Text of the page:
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rant against verbal communication

So I sent this guy at work an email, and five minutes later my phone rings, and he wants to talk all about the email. I had to be very patient. Then I turn to my cubemate and say, "Don't people understand that the whole reason I send an email is to avoid talking?"

Then I was accused of being a "gen-y-er", aka a "kid these days", who can't handle people because I've spent too many hours of my life in front of a screen.

I protest. For one thing since the beginning of time there have been nerds who couldn't handle people, but now that we've got email and text messaging we can finally do some real good in society. right?

Times I want to talk to people:
1) I want to say something really offensive that should be never be stored as evidence to be brought up in a court of law.
2) There are lots of people involved in the conversation and we can just have it all at once.

That's it. Generally speaking I've found that talking is too easy for people, words just come out unfiltered, you can say the same damn thing ten times before anyone notices that you're being repetitive. Email is great because you're forced to be concise. If you yammer on forever, everyone will realize that you're a bad communicator. You do more cost-benefit analysis on your words. If I don't like what you're saying, I can stop reading. There are so many wonderful things about it!

I might be a tiny bit antisocial in the general population, but not compared to other engineers. They set the bar low. I could be their prom queen. So I don't think this is totally an introvert thing, or a generational thing. It's a "really, seriously, 'not talking' is a better way to do it" thing.


( 13 comments — Leave a comment )
Jan. 21st, 2012 05:03 pm (UTC)
I agree, of course. Honestly, I can't imagine life without email communication. If I had to have all the conversations on the phone that I now have via email, I'd shoot myself. And I also feel like the more people involved, the more important it is to communicate via email, because the group meetings can just be so intense.

The only time I think talking in person is required is your #1, when something needs to be arranged ASAP, and also when there's a complicated concept that really needs to be explained verbally, possibly with diagrams.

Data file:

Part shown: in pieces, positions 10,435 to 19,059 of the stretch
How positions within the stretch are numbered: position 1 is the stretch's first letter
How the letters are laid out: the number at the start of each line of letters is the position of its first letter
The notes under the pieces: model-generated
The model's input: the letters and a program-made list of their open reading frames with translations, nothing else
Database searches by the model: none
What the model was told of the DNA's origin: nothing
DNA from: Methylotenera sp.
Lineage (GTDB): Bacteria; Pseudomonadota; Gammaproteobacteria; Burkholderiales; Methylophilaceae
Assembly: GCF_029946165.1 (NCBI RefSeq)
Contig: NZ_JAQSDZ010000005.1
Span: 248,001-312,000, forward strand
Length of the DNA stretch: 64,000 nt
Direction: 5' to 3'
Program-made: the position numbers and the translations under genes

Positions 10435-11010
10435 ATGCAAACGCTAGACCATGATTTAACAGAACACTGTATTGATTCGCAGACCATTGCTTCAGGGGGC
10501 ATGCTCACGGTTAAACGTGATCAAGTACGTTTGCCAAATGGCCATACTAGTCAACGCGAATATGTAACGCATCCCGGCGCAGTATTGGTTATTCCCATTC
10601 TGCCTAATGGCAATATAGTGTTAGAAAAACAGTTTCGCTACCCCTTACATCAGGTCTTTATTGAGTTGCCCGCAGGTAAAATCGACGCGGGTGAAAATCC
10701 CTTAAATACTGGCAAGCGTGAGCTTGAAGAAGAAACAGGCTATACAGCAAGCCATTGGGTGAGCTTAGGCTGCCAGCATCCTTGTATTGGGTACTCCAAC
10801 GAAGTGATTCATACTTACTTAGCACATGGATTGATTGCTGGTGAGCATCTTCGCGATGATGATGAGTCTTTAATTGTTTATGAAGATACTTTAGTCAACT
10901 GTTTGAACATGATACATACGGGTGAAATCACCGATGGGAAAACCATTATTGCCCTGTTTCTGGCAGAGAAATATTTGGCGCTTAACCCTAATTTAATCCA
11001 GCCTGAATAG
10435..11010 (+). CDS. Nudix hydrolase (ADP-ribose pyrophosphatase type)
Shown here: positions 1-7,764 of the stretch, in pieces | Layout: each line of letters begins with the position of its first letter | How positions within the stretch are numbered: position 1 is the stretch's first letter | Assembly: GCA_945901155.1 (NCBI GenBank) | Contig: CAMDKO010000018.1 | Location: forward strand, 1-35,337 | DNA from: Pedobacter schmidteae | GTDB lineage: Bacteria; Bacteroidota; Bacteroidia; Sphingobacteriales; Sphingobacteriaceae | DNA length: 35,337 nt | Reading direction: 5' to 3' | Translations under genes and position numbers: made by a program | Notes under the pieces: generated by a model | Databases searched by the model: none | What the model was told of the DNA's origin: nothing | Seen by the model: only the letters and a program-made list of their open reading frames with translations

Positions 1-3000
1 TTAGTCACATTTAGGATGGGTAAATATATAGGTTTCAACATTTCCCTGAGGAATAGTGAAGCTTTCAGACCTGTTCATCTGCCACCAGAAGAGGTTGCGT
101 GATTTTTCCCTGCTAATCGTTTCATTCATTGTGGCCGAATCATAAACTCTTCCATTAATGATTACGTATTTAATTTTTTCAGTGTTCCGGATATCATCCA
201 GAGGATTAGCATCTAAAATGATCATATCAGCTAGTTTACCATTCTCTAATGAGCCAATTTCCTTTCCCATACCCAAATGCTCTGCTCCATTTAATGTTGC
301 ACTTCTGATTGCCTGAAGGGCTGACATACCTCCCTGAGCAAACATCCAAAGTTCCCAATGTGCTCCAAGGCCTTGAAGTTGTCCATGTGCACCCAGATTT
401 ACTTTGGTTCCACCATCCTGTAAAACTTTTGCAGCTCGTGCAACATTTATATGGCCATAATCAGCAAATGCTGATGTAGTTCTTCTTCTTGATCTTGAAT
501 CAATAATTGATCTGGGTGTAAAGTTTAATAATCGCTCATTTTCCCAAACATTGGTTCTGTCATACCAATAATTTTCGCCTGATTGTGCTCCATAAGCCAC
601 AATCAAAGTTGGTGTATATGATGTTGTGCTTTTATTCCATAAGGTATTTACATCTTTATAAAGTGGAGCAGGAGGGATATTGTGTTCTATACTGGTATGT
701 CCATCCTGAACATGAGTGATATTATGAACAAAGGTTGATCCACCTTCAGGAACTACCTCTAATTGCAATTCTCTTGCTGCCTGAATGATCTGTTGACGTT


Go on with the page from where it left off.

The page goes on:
Jan. 21st, 2012 05:04 pm (UTC)
I'd add c) it's a complex thing that would take more than five or six emails to sort out, when it could probably be resolved in a short conversation faster.
Jan. 22nd, 2012 02:17 am (UTC)

d) when it's time sensitive and you're not sure when the person will check their email or phone.
Jan. 21st, 2012 06:57 pm (UTC)
I have had phone calls at work where I have literally pulled up the email I sent to the person, and I read what I wrote back to them over the phone. And then they say: "Oh, that makes sense!" Even though the content and information was exactly the same.
I think some people are just bad at reading, or not patient enough to read through to the end of an email.
Jan. 21st, 2012 09:43 pm (UTC)
I'm with you. Sometimes, I'm cranky and it's not your fault, but if I can write you an email then you don't have to deal with me either, so it's win/win.

Also, as an introvert. I only have so much people energy. If I had to have every single conversation in person I might end up in a corner some days.

And then there is the efficiency aspect. I send an email when I have a moment. You respond when you have a moment. Time zones don't matter. There is no "email tag".

I phone when:

a)I need an immediate response
b)I don't want a paper trail
c)It's easier to explain in person/requires less exchanges
d)To follow up to an email to ensure someone understands, feels connected with (this is client management more than anything)
e)My emails are being ignored
Jan. 22nd, 2012 01:02 am (UTC)
Yes, also that. Introvert and people-energy.
Jan. 22nd, 2012 02:34 pm (UTC)
This. I'm not an introvert at all and still follow your email rules. Also, now that I'm not at a large email-centric company, I do a lot more face to face conversations. :)
Jan. 21st, 2012 11:06 pm (UTC)
Once I know the person is getting/reading my emails I like that method also since it keeps a record of what was said.

One method I have found to keep people from calling me like that person did is to be an irritating conversationalist. This can be easily done by putting........long pauses in what you're saying (explained by wanting to be concise) and also repeating whatever the other person just said to you to make sure you're on the same page before you make your point......with plenty of pauses, after awhile they stop calling.
Jan. 21st, 2012 11:35 pm (UTC)
My experience, my entire career, has been that nothing ever happens as a result of e-mail and the only way to get someone to actually do something is to call them. So I quickly got used to it and it doesn't bother me anymore. You must have more-competent cow-orkers than I ever have. ;)
Jan. 22nd, 2012 06:16 pm (UTC)
this. I'd love to use email for everything, but half the people I email never reply and I end up chasing them up by phone anyway.
Jan. 22nd, 2012 12:51 am (UTC)
I have the opposite problem. My office isn't very large, and when someone sends me an IM or calls me, I'm like, "Really? You could just talk slightly louder and I'd be able to hear you from here."

But I agree with your point about excessive communication. Especially since it was in writing so that it would be CLEAR and you wouldn't have to talk about it a second time.
Jan. 23rd, 2012 01:08 am (UTC)
it's good when they call you like that, because from the bosses viewpoint you both look busy.
Jan. 23rd, 2012 01:16 am (UTC)
Not when the boss passes by both of us in our small office and realizes we're talking to each other.
( 13 comments — Leave a comment )

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